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14 June 2021

Tax Reform on the Horizon for Tech Giants

A major step towards a global tax reform took place last week in preparation for the G7 summit that took place between the 11th – 13th June. G7 ministers agreed on a 15% worldwide tax for giant tech companies such as Apple, Google, and Facebook. In addition to the global tax rate, these firms must pay taxes in the country where they generate revenue, and not in the location of their headquarters. The exact details of which companies are to be covered by the tax reform have not been completely decided. Nevertheless, US Treasury Secretary Janet Yellen stated Amazon and Facebook "would qualify by almost any definition” – just in case there were any concerns Amazon would fall out of jurisdiction with its sub 10% profit margins – a minimum requirement to come under the scope of the new tax laws.

The seven most advanced economies (Canada, France, Germany, Italy, Japan, the UK and the US) have agreed on the deal, but other major nations, such as China and Russia, will discuss the deal at the G20 meeting in July, before 139 other countries decide their stance. A tax reform of this kind has been needed for some time and although some shareholders may not be pleased to see corporate earnings taking the hit, it is a positive move towards tackling the shudderingly low tax payments hundred-billion Dollar businesses have pulled off in the past. At the time of writing, the share prices of the companies expected to be affected have all risen since the news was announced on Monday: Apple +0.15%, Facebook +0.83%, Alphabet +1.83%, and Amazon +4.94%.

Higher-than-expected inflation data also came out of the United States on Thursday, with headline consumer prices rising 5% year-on-year in May, the fastest pace since August 2008. Despite these being the highest inflation readings since just before the financial crisis, central banks continue to reiterate that the current rise in prices is due to temporary factors and raises no alarm bells for a shift in policy. The S&P 500 and Nasdaq both rose on the day, up + 0.27% and + 1.37% for the week respectively – while ten-year treasury bond yields took a beating, falling 17 basis points for the week to 1.44%.

On the other side of the Atlantic, UK retail sales heated up as Britons returned to restaurants and stores in May, ready to splash savings accumulated during months of lockdown measures. The British Retail Consortium stated the value of sales were 10% higher in May than in the same month of 2019, using 2019 as the base year due to the abnormality of 2020’s consumer market which would create a distorted view of the increase in sales to this year. It was a quiet week for the UK’s top 100 companies, with the UK’s leading index gaining just + 0.17% since last Monday.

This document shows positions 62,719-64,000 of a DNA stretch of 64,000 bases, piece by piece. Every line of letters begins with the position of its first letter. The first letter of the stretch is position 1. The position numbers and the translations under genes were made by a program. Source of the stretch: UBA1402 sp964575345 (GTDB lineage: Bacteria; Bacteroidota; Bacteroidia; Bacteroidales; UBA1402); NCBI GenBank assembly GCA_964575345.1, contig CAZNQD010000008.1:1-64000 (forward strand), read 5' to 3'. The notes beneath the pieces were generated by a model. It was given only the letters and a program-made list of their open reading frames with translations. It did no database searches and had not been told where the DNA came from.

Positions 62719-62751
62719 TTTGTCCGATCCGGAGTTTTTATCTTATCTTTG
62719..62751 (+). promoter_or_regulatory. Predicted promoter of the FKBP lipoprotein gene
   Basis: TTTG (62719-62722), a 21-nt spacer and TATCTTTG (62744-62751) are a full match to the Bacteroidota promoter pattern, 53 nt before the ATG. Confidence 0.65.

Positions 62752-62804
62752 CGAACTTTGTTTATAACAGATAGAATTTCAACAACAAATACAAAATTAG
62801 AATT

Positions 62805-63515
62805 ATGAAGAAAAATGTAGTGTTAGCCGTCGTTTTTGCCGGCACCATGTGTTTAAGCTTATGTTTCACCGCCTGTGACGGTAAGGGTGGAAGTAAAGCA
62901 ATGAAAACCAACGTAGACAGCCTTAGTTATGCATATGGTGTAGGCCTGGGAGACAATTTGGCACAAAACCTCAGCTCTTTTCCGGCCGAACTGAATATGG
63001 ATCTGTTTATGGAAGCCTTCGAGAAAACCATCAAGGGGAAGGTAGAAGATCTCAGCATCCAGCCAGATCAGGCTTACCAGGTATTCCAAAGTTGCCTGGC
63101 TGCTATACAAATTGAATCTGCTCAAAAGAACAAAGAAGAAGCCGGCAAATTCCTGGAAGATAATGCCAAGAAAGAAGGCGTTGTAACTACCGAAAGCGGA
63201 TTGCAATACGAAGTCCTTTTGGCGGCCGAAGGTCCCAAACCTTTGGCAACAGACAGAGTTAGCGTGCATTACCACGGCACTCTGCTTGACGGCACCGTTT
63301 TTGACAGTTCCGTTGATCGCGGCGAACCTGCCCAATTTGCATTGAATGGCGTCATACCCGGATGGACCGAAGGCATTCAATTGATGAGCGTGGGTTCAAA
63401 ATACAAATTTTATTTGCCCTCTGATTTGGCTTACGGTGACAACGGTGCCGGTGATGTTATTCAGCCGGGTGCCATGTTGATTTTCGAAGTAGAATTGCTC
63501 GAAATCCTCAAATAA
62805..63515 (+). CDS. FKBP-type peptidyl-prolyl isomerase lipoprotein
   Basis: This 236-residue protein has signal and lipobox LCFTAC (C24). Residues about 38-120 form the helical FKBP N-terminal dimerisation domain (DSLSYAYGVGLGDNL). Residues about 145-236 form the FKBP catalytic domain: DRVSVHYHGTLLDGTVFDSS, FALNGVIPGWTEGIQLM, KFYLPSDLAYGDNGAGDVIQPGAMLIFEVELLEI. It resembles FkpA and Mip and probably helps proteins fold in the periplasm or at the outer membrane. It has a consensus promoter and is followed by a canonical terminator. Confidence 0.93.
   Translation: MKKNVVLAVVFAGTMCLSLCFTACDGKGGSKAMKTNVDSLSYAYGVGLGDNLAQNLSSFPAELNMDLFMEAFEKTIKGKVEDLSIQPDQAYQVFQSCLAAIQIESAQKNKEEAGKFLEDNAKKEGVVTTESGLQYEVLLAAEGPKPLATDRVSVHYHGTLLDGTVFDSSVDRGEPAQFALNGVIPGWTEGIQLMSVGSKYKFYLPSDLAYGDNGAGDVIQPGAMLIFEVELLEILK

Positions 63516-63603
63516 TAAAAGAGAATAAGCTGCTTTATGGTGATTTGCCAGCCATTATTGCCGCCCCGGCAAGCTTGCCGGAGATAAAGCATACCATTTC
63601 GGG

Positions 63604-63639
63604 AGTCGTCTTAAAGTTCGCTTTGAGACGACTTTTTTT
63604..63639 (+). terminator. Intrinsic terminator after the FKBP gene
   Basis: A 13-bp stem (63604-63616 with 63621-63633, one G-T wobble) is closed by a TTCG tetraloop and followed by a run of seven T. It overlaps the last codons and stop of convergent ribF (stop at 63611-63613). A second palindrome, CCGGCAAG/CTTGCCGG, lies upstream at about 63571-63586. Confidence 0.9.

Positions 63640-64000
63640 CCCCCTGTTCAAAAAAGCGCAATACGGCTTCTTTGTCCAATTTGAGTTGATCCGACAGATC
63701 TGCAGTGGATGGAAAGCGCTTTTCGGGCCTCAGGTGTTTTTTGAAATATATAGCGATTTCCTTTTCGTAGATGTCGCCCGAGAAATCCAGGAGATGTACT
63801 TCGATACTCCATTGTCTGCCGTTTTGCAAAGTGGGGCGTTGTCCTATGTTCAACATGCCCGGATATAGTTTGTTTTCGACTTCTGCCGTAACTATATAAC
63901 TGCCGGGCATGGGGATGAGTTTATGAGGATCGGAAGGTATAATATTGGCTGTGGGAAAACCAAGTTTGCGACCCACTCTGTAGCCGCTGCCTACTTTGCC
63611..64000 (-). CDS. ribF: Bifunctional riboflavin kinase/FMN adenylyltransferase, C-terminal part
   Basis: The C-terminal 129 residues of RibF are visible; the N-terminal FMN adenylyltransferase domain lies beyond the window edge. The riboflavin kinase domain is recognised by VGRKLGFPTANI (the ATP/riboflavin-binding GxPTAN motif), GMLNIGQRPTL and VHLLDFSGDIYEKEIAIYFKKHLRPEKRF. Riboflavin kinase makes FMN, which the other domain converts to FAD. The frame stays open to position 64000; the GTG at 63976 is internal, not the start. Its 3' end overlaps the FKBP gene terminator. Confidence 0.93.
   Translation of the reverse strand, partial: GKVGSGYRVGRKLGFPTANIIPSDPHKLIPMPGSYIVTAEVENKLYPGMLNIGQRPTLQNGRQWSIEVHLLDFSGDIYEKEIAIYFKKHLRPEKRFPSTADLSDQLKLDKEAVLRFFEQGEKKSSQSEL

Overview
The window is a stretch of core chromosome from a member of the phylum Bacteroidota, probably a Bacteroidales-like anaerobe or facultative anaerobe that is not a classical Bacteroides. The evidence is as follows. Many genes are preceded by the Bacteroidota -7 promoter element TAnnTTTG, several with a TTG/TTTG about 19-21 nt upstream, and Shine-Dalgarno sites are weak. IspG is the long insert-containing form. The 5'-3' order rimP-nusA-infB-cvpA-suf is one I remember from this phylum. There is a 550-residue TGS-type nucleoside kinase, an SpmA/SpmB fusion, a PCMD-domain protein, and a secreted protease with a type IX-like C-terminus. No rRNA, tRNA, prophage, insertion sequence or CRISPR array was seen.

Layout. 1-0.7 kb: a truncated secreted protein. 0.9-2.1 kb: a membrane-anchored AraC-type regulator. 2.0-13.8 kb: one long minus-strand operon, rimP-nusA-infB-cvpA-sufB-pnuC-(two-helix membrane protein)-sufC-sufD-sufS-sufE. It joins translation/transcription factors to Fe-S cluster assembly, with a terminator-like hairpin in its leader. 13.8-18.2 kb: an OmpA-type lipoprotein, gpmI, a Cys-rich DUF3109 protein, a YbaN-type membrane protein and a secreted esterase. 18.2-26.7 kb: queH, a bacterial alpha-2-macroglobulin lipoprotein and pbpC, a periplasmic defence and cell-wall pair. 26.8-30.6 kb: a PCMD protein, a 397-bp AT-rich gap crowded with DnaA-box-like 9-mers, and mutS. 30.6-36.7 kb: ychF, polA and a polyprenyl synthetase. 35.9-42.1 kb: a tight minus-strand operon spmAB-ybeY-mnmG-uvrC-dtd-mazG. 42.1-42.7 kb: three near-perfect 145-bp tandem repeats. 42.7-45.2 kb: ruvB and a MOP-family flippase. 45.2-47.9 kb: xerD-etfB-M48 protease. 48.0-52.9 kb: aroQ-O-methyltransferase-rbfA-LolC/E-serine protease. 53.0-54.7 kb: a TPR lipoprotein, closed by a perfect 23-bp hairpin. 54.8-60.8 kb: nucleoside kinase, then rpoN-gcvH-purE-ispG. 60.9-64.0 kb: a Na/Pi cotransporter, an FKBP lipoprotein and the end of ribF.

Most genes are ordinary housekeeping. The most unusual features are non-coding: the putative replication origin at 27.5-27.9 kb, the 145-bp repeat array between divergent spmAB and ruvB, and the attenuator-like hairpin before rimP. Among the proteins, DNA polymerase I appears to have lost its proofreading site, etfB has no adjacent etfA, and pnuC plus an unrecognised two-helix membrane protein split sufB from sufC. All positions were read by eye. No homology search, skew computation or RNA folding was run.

Just weeks after being hailed for introducing the Growing British Brands Scheme, Morrisons CEO David Potts came under fire from shareholders over plans to award generous bonuses to bosses. At the company’s Annual General Meeting this week, over 70% of shareholder votes were cast against the firm's remuneration proposals which included paying Chief Executive David Potts a maximum £1.7m bonus despite large drops in profitability due to the pandemic. Morrisons stated it would now contact investors to make the case for remunerations once again, but it is likely to have a difficult time doing so with shareholder advisory groups such as Pirc urging investors to reject Morrisons' plans. The shareholder revolt was one of the highest on record and comes at a time when a number of other corporates are facing backlash from shareholders over pay, including Cineworld, Informa, and property group Savills.

Please note that investments and income arising from them can fall as well as rise in value. This communication is for information only and does not constitute a recommendation to buy or sell the shares of the investments mentioned.
 
Tax Reform on the Horizon for Tech Giants
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